Gastroparesis is characterized by delayed gastric emptying with no mechanical obstruction of the stomach. The common manifestations of this long term condition include nausea, vomiting, and early feeling of fullness into the meal, early satiety, bloating and abdominal pain. However, many patients may also show no symptoms of the condition until the disease is fairly advanced.
Rising number of gastroparesis-related hospitalizations
Mild gastroparesis usually does not lead to complications but severe cases may lead to life threatening complications. The number of gastroparesis-related hospitalizations has been increasing in the United States.
This is mainly due to the rise of diabetes numbers. Diabetes is one of the most important causes of gastroparesis.
Difficulties in estimating the prevalence of gastroparesis
Due to the wide range of symptoms of the condition as well as prevalence of no major symptoms in many individuals, it is difficult to know the exact number of sufferers.
The prevalence of gastroparesis is difficult to estimate thus due to relatively poor correlation of symptoms with gastric emptying.
To detect and confirm the presence of the condition several diagnostic tests need to be applied that makes estimation of the number of sufferers difficult as well.
Gastroparesis and diabetes
Studies have shown that 11–18% of patients with diabetes have upper gastrointestinal symptoms and when examined delayed gastric emptying was present in 50–65% of patients with diabetes.
Delayed gastric emptying was reported in 30 to 50% of type 1 diabetic patients and 15 to 30% of type 2 diabetics in some studies. However, dyspepsia is a common feature in diabetic patients and must be evaluated to rule out gastroparesis.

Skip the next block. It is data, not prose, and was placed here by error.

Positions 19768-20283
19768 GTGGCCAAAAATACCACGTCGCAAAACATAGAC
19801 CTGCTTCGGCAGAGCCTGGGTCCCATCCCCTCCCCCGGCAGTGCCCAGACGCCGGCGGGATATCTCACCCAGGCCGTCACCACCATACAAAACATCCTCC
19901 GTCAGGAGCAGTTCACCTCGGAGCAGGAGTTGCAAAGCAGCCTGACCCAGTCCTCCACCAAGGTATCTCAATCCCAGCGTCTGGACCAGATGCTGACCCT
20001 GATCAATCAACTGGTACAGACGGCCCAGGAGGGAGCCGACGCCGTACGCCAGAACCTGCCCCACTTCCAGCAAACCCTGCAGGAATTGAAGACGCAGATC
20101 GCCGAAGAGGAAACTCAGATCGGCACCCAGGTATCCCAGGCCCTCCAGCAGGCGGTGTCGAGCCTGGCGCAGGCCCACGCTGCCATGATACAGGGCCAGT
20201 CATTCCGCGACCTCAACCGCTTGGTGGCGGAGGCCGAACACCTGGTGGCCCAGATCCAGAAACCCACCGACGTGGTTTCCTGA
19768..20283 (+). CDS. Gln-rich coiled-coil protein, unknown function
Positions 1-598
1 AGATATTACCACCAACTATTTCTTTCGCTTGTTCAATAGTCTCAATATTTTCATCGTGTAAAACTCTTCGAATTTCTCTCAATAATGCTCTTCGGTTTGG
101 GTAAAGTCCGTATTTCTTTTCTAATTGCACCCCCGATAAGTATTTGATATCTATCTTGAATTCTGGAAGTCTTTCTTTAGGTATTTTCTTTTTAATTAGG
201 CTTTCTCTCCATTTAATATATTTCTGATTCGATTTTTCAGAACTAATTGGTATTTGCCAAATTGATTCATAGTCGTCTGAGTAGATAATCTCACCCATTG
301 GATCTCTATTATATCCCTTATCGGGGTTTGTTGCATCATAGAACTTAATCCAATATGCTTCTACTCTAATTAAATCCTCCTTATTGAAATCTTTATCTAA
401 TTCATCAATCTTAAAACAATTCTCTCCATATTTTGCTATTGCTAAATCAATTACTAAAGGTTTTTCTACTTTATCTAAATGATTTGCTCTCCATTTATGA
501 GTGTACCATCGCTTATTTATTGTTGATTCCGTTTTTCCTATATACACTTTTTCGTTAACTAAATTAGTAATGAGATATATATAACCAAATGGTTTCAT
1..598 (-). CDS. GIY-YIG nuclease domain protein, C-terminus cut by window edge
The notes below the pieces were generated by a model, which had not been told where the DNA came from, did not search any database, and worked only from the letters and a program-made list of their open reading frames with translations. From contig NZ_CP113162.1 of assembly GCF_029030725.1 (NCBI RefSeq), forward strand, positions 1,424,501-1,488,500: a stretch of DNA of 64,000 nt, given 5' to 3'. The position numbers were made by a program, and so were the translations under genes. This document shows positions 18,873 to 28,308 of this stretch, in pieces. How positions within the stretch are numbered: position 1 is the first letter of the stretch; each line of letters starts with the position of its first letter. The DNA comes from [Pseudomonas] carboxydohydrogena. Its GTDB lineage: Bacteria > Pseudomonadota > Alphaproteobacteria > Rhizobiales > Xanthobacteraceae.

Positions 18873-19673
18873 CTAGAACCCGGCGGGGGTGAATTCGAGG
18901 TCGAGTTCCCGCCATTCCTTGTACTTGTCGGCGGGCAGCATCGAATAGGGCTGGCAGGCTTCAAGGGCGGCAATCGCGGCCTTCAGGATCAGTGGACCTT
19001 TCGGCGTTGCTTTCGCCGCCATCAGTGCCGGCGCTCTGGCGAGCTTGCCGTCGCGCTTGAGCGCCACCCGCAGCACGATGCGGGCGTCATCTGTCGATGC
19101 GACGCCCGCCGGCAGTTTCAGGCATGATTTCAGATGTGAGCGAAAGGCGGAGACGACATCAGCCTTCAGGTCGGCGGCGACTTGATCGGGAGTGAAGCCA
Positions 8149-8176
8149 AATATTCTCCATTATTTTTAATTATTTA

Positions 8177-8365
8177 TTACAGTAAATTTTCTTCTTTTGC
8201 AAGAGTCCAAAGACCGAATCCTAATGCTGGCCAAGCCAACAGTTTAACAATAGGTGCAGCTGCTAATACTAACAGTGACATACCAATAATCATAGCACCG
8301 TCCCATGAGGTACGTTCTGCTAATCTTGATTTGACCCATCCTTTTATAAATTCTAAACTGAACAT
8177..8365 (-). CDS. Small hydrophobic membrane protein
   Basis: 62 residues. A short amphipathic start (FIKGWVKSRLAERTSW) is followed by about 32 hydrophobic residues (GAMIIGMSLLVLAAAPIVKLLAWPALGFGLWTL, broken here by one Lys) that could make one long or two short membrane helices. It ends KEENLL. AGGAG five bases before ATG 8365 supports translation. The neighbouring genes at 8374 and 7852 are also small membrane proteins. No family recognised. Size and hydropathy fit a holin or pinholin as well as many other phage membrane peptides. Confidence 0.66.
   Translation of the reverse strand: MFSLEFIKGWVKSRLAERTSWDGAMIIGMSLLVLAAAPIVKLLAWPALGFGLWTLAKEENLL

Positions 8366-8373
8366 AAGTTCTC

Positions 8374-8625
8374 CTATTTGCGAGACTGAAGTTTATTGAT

Complications of gastroparesis
Studies have shown that over 6 years follow-up 7% patients with gastroparesis had succumbed to complications and 22% needed long-term tube feeding or feeding via intravenous infusions or injections.
The latter method is one of the last alternatives and is termed total parenteral nutrition. These figures reveal that gastroparesis may be a severe condition if left untreated or unattended.
Gastroparesis in males and females
Studies have shown that females are more likely to get gastroparesis than males. The incidence and prevalence of gastroparesis in women was four times higher than in men.
Studies from North America show nearly 80% of sufferers as women. Several studies showed that female gender was associated with delayed gastric emptying in both functional dyspepsia and in patients with diabetes.
A connection with the luteal phase of the menstrual cycle when progesterone levels were increased compared with the follicular phase has also been found. The incidence rate of gastroparesis also rises with age.
How does gastroparesis compare to other gastrointestinal diseases?
There have been studies that reveal that incidence of definite gastroparesis ranged from 6.3 to 17.2 cases per 100,000 person-years. These numbers are similar to other important gastrointestinal disease such as inflammatory bowel disease. This means gastroparesis forms an important gastrointestinal disease.